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Publications: Japji Sahib: The Song of the Soul by Guru Nanak translated by Ek Ong Kaar Kaur Khalsa. Anand Sahib: The Song of Bliss by Guru Amar Das translated by Ek Ong Kaar Kaur Khalsa. Available through www.sikhdharma.org.

Thursday, May 27, 2010

Pratyahar: Seeing the Giver

Originally published on the Spirit Voyage Blog. May 6, 2010.

“Many, many, many thousands of years ago the sages sat down and divided the science of yoga into eight different aspects, eight parts. I would like to talk to you about one part called pratyahar. Pratyahar is a secret science to reach God. You won’t find it discussed fully in any books. They don’t explain it. In some places they say, “Pratyahar is pratyahar and whosoever does pratyahar reaches God.” How are you going to make any sense out of that?

“The most beautiful art of yoga and the most pure science of yoga is pratyahar. Pratyahar means, correctly, in English, to contract or synchronize. Pratyahar is a habit to synchronize. A gift is a source of happiness. But who provides the gift? And who is the ultimate provider? If the consciousness does not synchronize immediately and focus on that point, you are not a yogi. That is called pratyahar: under any time, space and circumstance, under any pressure, depression or oppression, you do not forget the Infinite One.

“Pratyahar is also called the science of dedicated devotion. It is not simple devotion. Simple devotion is, “Thank you, God.” That’s simple devotion. But pratyahar is also dedication: when anything comes, you say, “Thank You, God, for making me thank You.”

– Yogi Bhajan, July 25, 1978. Excerpt from: I Am A Woman

For many of us who have decided to explore spirituality, we feel an inner longing to know God. There are different practices to do, various workshops we can attend, even special “spiritual vacations” to go on. Any moment we spend in prayer or meditation helps expand our awareness to know the Divine. But often, those moments are very private, very internal. Even if we chant in a room full of people, or do yoga with hundreds of others, the experience is within. The yogic science of pratyahar, however, challenges us to maintain our awareness of the One, even, and especially, when we interact with others.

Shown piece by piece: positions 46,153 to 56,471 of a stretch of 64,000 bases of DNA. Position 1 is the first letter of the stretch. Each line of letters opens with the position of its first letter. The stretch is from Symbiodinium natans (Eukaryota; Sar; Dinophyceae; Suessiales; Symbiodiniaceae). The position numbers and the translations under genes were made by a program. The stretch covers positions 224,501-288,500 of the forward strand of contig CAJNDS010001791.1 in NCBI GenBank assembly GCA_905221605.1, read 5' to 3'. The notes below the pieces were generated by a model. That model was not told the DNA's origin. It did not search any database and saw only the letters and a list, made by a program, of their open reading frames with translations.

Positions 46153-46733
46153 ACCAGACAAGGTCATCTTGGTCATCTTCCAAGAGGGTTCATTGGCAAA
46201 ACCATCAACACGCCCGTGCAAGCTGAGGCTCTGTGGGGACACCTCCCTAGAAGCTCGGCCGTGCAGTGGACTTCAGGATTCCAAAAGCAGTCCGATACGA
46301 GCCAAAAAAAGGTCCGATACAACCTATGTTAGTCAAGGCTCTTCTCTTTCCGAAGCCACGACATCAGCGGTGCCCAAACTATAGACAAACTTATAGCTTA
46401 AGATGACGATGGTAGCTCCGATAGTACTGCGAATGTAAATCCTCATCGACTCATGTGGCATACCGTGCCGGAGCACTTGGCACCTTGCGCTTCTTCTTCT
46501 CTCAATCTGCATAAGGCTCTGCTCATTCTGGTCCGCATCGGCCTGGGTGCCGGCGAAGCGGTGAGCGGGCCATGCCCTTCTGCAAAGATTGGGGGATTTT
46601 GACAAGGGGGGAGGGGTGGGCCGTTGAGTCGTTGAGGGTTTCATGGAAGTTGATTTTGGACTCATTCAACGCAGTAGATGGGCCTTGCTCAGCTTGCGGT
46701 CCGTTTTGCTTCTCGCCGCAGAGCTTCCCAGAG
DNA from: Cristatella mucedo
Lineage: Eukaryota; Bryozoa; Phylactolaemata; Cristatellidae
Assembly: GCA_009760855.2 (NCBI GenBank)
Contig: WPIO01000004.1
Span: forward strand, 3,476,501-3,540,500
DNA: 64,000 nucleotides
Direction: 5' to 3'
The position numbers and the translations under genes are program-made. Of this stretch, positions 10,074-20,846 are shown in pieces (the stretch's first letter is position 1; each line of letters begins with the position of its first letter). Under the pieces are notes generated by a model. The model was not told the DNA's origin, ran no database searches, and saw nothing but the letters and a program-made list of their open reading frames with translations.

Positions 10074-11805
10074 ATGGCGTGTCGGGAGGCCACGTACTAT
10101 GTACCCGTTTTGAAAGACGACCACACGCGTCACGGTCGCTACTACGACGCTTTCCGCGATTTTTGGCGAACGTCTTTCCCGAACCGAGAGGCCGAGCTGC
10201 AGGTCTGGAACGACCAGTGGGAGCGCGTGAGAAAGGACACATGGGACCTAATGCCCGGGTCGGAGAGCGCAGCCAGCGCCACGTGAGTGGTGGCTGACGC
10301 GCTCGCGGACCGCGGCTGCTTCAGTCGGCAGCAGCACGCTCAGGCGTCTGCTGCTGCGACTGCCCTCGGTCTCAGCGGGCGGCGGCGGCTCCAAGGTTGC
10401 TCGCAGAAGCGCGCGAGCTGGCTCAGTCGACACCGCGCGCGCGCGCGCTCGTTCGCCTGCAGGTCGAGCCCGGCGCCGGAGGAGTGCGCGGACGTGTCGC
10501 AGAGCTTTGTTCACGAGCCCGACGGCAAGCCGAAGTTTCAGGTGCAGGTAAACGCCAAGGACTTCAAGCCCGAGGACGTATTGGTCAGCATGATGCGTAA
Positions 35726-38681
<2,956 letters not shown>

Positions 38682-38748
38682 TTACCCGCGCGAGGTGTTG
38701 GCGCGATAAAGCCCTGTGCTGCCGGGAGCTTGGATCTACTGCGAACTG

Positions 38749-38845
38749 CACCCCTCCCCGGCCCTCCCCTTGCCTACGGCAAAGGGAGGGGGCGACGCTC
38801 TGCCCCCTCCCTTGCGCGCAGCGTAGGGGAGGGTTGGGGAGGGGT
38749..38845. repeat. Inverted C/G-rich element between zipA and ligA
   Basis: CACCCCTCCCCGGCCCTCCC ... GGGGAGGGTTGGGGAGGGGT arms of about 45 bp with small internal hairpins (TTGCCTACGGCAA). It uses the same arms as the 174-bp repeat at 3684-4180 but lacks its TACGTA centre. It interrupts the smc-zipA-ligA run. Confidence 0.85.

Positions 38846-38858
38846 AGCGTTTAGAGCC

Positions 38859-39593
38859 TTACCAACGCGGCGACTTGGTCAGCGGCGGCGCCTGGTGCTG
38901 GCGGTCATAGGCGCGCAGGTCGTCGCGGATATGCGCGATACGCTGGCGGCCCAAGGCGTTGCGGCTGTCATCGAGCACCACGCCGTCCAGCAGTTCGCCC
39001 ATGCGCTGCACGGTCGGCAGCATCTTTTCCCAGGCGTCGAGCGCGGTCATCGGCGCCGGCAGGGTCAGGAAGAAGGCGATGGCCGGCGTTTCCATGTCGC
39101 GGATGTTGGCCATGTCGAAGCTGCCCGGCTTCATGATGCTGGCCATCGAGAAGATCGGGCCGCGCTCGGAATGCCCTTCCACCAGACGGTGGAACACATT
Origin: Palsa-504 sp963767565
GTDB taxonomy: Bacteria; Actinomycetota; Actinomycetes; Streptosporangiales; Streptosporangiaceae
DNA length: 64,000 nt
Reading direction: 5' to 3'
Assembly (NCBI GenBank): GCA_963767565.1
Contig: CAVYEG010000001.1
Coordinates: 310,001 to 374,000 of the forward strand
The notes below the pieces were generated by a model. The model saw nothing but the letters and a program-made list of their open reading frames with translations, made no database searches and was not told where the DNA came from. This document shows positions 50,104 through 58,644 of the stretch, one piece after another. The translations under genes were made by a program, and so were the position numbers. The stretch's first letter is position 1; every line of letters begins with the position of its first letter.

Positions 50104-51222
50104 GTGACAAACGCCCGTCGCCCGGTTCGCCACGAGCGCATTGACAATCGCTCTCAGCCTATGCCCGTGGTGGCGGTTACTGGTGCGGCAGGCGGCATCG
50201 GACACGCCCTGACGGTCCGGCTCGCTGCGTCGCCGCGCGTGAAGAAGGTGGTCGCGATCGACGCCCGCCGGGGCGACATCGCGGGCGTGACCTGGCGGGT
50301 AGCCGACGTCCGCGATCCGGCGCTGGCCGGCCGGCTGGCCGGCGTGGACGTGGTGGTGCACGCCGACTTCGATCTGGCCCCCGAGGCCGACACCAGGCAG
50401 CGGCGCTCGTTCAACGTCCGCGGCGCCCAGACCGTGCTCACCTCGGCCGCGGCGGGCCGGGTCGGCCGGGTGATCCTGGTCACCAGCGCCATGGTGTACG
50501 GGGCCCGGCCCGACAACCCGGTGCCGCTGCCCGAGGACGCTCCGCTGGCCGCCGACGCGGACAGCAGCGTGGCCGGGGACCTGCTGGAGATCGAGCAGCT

It is funny how the human personality sometimes likes to play games. In many relationships, it’s about leverage. Who has what. Who wants what. And how do we maneuver to our best advantage. This is true in the board rooms of the largest corporations. It is equally true of a five year old trying to figure out how to get his parents to give him a cookie. We want. We desire. We chase. And in the commotion of those feelings, we forget. We forget the One who Does everything and who Gives everything.

The way Yogi Bhajan described pratyahar, it is a state of consciousness where whatever comes into one’s life, the mind recognizes the Infinite as the source. If someone gives me a gift, Thou art the real Giver. If someone insults me, this, too, comes from You. Pratyahar makes every day life the most powerful laboratory for expanding one’s awareness and seeing God in everything. Because we train our minds to see that what comes to us – good, bad or indifferent – comes from the Infinite One.

Pratyahar can be cultivated anywhere, anytime. It doesn’t need a cushion and a quiet room. It doesn’t require a weekend away. It can begin right here, right now, with whatever is in front of you. The computer screen you are using to read this, the cup of coffee on your desk, the meeting you are about to attend. Take a moment. Breathe. And ask your mind to see the Source that brought all of this into your life. Be grateful for it – whatever “it” is. If you can practice this way in each moment, every day, you will be amazed at how powerfully the presence of the Divine will reveal itself in your life.

With Divine Light and Divine Love.

Yours humbly,

Ek Ong Kaar Kaur Khalsa


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